Dear Colleagues: 

In a few months, I will have completed 13 years of monthly neural therapy newsletters - over 150 of them. From small beginnings this has reached farther than I could have ever imagined at the outset. We now have over 1600 subscribers from all continents except Antarctica (as far as I know). I say "as far as I know" because I really have only the vaguest idea of who my readership is. Email addresses give clues as to where the newsletters are sent, but only clues. 

Fortunately, there has been feedback and encouragement, so I have gotten to know who many of you are. I have been in correspondence with readers from many corners of the world and it has been for me an enriching experience. I have learned a lot and made some truly warm friendships. Sometimes these friendships have resulted in visits to and from other continents. Neural therapy is not limited by national borders, and we have so much to learn from each other. 

All of this is to say, that I now have a request to make of you. I need to know more about who you are and your interests for a couple of reasons. One is to communicate more effectively; the other is to gauge interest in taking this newsletter in another direction.

As many of you know, neural therapy in North America now has its own educational organization and its own website: the North American Academy of Neural Therapy. (Readers who are interested in joining this organization can apply through the website.) The website is in its formative stages and we would like to make it into a "gathering place" for English-speaking neural therapists, not only in North America but from around the world. 

This will entail creating content of practical value. We are considering a "forum" or "chat room" where readers can pose questions, report interesting experiences and discuss matters pertaining to the practice of neural therapy. For example, just recently I have been hearing that a shortage of procaine has developed in Germany and is causing some consternation among neural therapists. Matters like these as well as clinical problems deserve to be publicized and perhaps solutions found through a neural therapy "forum".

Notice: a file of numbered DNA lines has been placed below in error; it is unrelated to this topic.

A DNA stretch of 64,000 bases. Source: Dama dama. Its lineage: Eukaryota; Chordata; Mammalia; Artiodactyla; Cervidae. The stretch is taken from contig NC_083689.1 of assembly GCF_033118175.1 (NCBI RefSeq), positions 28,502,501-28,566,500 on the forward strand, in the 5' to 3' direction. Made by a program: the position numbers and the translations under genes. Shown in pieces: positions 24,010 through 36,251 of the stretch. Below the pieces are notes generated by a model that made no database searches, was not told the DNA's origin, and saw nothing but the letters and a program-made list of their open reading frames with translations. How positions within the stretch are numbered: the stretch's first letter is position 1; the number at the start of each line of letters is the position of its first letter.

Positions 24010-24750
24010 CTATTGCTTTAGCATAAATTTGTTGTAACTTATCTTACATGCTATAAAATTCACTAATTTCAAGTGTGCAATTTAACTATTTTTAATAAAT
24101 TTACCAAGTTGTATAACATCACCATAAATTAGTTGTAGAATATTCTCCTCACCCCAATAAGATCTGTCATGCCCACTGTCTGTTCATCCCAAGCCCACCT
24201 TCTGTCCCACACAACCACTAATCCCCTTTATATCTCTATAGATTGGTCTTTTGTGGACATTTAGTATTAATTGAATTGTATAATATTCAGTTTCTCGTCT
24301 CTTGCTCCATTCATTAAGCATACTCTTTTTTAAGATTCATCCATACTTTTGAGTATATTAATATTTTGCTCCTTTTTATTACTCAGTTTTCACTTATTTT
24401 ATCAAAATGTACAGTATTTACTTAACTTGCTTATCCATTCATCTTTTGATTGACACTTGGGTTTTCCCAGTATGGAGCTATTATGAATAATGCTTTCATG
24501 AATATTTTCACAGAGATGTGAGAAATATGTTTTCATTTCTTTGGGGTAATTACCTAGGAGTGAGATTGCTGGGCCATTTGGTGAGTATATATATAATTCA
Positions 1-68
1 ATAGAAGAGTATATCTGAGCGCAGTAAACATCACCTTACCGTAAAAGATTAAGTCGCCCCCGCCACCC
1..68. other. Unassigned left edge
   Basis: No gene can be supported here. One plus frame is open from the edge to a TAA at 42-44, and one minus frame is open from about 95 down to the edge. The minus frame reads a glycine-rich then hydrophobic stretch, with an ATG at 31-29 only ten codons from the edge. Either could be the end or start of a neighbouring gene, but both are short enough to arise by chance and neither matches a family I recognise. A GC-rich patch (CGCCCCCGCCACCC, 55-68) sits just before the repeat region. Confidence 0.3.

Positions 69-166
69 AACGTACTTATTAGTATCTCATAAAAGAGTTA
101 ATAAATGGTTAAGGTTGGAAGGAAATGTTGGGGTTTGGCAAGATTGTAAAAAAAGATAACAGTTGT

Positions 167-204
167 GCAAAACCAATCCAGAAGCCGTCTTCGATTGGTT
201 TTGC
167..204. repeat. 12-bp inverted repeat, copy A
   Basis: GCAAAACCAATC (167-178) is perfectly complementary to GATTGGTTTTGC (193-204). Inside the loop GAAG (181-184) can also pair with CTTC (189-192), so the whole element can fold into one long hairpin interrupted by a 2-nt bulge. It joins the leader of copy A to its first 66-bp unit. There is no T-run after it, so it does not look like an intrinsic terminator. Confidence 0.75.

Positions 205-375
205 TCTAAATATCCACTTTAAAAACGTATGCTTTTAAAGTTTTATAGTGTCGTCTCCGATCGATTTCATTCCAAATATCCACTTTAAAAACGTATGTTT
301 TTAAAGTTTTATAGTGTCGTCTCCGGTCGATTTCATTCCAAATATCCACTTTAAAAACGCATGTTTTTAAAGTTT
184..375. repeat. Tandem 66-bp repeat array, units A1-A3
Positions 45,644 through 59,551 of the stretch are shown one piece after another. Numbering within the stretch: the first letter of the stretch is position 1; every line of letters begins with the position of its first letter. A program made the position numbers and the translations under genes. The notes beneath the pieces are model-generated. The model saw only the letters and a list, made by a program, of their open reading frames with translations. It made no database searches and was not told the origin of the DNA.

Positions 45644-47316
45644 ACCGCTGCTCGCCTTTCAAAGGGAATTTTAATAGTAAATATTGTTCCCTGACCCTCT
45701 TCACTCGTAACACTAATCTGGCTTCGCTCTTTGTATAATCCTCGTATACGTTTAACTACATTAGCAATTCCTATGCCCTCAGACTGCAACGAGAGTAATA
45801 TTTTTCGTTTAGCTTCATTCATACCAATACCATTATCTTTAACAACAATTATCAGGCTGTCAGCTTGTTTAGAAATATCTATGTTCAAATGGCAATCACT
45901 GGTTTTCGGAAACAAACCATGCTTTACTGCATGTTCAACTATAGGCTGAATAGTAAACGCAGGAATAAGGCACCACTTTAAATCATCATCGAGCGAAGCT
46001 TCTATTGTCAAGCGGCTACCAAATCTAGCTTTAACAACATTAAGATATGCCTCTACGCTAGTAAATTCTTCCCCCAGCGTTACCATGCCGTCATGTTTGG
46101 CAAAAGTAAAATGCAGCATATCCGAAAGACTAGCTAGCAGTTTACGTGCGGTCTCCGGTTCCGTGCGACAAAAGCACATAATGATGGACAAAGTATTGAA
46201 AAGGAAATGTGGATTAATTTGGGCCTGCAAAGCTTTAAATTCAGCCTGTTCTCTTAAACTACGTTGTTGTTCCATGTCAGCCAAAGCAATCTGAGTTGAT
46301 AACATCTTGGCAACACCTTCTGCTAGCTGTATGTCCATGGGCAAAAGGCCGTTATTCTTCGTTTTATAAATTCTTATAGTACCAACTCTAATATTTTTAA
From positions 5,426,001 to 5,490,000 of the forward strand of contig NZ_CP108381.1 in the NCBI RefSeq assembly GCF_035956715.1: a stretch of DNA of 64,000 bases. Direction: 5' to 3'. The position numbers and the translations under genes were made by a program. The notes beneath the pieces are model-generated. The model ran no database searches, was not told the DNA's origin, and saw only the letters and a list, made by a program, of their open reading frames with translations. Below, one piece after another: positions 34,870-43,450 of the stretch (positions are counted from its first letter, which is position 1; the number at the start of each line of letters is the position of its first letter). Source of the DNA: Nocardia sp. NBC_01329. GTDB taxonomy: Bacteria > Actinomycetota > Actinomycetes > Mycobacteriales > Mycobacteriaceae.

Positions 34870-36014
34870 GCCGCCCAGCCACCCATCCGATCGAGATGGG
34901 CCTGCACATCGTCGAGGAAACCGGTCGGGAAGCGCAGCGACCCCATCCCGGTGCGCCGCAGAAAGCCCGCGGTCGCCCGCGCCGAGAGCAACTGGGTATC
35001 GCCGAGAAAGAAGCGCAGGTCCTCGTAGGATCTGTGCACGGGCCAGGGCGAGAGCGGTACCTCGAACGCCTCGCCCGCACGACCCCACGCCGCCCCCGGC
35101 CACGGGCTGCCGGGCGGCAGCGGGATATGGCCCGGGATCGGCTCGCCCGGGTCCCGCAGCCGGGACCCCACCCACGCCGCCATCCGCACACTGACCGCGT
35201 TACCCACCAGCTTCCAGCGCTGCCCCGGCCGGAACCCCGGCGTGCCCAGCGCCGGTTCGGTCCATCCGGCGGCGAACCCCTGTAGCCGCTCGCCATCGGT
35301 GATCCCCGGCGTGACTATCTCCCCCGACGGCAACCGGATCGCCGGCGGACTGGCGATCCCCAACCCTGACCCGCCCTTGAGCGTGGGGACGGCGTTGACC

In addition to a forum, we are proposing a place for case reports, perhaps similar to those I include in my current newsletter. I will continue to contribute, but hopefully others (from anywhere in the world) will join in. Posts will be edited to maximize clarity so that those for whom English is not their first language will feel comfortable submitting material without worrying about the quality of their writing. 

We now have some good neural therapy textbooks in English, (for example Vol.13 No.3) but I still find that where I learn the most about neural therapy is from my patients. I have been practicing medicine for close to 50 years and every day I find something new and exciting. I expect that many of you are experiencing the same thing. How much more we will learn if we share those experiences!

So you will be doing me a great favour by completing the questionnaire found at this link: Hopefully it will take you only a few short minutes.   



Peer-reviewed article on Neural Therapy:

The NAANT website has been collecting English-language peer-reviewed articles on (or related to) neural therapy. They can be viewed here:

A tip of the hat to David Vinjes and his Spanish language neural therapy website, who have been a big help.

Readers who are aware of any articles not included are invited to submit them to me at


NAANT Website now launched!

NAANT's new website can be found at  Check it out; consider the "Provider Search" section, take a look at the AV recordings (free for members) and consider joining! 

Your feedback is always welcome.
I invite your comments and questions-as well as brief case histories.  Please e-mail me at

Contact Information


phone:  613-432-6596